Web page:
Recent correspondence with Suzanne Sippel, Retail Manager Asher Gallery at the Houston Center for Contemporary Craft, raised an important issue. Many artists and craftspeople too often make a huge mistake. I have witnessed this phenomenon myself for years especially when I go to the smaller shows, exhibitions, and online.
Suzanne Sippel said, “It’s the craft shows and fairs where I find more artists who don’t understand the business aspect of what they do. They are so excited to be selling their work that they ignore or forget the “sales” portion of the transaction. They miss the distinction between wholesale and retail and absolutely forget overhead. I was very excited to read your column on including overhead, as I had not found a way to explain this to my “younger” artists.
As the Asher has grown we are representing more mature artists, and these issues arise less and less as a consequence. But it’s still a problem. I will find fantastic work by a new artist, but they would want to double their prices for me (wholesale/retail mix-up again). Naturally, this keeps them out of my gallery, but they are still out there. It devalues all of our businesses and their own professional growth.”
So what is the impact of selling your work at wholesale prices at a street fair, open studio, online, or exhibition? If you sell work in retail venues (such as the above) and charge only wholesale prices, then you aren't covering your retail expenses. But even more important, no gallery or store will take your work. They don't want to compete with YOU selling at your wholesale price.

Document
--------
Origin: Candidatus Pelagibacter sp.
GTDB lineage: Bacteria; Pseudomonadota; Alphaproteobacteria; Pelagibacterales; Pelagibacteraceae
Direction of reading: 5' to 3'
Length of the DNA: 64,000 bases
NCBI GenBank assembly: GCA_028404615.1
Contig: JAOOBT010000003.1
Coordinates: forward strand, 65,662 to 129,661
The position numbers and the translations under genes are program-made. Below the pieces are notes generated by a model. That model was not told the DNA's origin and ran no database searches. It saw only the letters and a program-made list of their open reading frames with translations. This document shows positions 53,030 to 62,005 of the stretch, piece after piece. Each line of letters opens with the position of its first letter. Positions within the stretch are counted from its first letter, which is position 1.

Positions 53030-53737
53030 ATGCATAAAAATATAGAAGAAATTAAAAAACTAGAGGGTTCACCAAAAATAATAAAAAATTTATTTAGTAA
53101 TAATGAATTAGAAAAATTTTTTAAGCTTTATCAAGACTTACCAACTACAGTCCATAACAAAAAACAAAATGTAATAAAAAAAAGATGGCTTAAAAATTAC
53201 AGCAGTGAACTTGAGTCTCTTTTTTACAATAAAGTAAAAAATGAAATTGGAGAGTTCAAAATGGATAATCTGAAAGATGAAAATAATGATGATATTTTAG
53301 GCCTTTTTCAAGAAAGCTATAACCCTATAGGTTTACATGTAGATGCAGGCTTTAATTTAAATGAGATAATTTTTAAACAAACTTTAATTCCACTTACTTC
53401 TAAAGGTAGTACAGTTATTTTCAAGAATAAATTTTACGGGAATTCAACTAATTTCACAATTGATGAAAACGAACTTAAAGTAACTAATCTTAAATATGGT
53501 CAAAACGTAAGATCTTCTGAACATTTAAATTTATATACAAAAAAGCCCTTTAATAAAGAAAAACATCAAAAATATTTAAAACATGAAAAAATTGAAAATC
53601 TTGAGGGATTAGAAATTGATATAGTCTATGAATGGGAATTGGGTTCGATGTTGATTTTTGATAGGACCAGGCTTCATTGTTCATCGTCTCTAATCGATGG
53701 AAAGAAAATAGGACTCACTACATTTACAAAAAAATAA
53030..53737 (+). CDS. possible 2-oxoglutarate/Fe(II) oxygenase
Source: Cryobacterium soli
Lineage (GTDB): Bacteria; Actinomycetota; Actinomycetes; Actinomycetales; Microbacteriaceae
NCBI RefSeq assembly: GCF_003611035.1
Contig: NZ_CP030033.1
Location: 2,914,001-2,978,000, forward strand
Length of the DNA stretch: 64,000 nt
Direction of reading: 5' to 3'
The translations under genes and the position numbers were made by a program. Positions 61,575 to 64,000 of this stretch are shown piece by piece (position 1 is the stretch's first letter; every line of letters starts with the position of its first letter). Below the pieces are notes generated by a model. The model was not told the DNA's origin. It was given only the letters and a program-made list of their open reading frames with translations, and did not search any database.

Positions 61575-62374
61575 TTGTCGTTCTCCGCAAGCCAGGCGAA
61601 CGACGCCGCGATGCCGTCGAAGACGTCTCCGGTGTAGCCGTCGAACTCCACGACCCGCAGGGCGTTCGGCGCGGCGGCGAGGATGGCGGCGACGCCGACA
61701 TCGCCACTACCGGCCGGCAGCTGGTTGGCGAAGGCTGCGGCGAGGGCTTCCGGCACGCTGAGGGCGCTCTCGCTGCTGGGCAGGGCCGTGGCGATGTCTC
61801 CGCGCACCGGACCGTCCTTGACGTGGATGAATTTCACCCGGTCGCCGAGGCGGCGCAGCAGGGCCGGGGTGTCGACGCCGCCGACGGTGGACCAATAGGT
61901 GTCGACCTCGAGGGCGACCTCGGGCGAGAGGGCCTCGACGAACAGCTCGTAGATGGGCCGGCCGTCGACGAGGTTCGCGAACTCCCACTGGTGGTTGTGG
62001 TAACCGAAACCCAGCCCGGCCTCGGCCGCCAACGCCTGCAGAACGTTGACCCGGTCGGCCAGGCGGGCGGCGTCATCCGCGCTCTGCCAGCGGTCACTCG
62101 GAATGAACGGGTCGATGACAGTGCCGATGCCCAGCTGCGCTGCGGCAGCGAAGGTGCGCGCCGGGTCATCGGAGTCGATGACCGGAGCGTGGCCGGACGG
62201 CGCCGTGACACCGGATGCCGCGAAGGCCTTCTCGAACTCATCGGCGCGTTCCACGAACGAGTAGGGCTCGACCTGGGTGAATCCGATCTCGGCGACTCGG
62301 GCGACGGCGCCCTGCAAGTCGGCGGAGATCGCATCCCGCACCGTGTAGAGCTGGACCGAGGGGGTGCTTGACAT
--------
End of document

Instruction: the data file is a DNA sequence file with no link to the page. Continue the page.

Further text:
A gallery or store can't sell your work when they know that their customers might buy something similar from you at half the price. It makes their retail price look like they are ripping off their customers. Of course, that isn't true, but the customer might not understand that the artist is the one making a big mistake.
You heard the gallery perspective in the quote from Suzanne Sippel, but the message concerns your survival as an artist or maker. Your wholesale prices should cover your investment in fabricating the work including hours, materials, and overhead (including overhead labor and overhead materials.)
Your retail prices should cover your retailing expenses. In the example of a street fair, you have the booth fee, travel, hotel, food, time for sitting at the booth, expenses involved in creating your booth (such as tent, cases, tables, fabric for your drape, and display expenses such as lights, fixtures, and more.) These expenses are not covered in your wholesale price. Retailing has its own set of expenses which is why there is a retail price.
This post was updated on January 21, 2022.
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